Strange Evolution: A Chinese Plant That "Learned" to Hide from Humans
By admin - November 27, 2020

Camouflage plays an important role in the natural world and it helps to save animals as well as plants. Under the pressure of natural selection, some in the natural world develop traits that are less visible to predators.

For example, the coloration of plants often protects them from herbivores. It seems that some plants not only scare away herbivores but also humans.

Fritillaria Devalvayi is one such plant often used in Chinese medicine as an antitussive powder. 1 kilogram of such powder costs about $ 480, and its preparation requires the crushing of thousands of Fritillaria.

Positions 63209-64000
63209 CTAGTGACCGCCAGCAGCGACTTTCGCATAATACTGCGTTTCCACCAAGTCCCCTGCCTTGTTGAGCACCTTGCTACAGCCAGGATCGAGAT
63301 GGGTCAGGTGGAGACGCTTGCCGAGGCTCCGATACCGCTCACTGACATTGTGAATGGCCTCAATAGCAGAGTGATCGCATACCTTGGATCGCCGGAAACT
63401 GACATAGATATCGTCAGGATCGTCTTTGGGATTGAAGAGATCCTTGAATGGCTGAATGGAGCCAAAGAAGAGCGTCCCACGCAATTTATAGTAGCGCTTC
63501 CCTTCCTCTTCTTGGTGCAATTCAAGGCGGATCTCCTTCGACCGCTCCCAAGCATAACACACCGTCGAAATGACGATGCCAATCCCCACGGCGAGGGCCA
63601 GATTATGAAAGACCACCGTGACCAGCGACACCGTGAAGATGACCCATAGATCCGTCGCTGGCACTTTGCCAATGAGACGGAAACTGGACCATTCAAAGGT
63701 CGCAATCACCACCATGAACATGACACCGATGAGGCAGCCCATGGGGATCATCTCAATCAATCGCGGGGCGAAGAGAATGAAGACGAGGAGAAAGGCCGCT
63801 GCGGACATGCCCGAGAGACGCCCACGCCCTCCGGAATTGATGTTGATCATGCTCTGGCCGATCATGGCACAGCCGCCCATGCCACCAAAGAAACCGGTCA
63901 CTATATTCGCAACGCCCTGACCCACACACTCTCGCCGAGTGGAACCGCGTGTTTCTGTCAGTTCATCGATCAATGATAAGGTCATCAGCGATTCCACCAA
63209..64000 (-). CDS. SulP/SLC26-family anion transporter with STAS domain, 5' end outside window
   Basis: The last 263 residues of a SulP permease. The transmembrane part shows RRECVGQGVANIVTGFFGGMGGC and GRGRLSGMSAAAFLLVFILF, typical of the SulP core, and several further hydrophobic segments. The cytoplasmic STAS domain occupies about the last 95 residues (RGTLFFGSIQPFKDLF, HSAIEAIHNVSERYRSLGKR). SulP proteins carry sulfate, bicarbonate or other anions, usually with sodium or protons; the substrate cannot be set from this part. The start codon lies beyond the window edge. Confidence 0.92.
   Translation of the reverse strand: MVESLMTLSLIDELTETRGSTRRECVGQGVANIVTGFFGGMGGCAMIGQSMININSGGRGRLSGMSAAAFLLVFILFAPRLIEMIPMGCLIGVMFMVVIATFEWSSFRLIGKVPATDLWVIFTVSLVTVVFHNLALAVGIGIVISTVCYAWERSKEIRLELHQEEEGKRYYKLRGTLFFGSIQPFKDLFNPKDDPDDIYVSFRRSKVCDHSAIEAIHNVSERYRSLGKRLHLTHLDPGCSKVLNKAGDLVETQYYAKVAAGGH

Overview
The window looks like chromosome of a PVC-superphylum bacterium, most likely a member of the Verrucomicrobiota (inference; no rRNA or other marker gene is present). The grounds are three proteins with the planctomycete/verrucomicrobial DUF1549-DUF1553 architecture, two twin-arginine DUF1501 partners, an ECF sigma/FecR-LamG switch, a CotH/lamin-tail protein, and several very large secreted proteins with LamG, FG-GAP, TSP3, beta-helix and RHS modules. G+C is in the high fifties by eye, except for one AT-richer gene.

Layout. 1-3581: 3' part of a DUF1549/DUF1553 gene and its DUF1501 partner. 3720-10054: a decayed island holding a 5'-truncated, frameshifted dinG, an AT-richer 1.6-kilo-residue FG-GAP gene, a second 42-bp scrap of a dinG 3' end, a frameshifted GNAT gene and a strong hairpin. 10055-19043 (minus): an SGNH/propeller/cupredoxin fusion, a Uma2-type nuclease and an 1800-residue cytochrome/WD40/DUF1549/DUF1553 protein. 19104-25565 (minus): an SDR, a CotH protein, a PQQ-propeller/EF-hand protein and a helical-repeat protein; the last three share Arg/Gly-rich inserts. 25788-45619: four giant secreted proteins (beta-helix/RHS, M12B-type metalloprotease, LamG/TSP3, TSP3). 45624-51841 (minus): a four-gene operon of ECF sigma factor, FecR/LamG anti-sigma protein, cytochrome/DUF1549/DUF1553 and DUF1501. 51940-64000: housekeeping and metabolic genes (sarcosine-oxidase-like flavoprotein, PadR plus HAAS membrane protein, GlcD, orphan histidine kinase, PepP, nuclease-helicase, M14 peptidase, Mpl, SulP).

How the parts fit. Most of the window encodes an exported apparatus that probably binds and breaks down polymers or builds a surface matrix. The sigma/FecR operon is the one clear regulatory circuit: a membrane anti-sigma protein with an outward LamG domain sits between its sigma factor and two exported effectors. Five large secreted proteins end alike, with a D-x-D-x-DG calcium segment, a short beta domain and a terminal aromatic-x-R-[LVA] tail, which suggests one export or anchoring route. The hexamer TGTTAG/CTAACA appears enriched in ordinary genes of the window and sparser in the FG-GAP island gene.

Some Fritillaria are light in color and easily noticeable, although in some places it has gray flowers and a stem that blends in with the stony relief. It should be noted that light color is common in places where these flowers are less picked, and where the demand for the plant is high, it has a gray color.

Research co-author Hang Sun says commercial extraction of plants has the greatest pressure on plant selection. Two different phenotypes of Firtillaria are evolutionarily explained as follows:

In mountainous China, light-colored flowers were more noticeable to humans, consequently the population of light-colored Firtillaria was critically reduced, and colorless plants multiplied as they survived harvesting.

The study was published in Current Biology.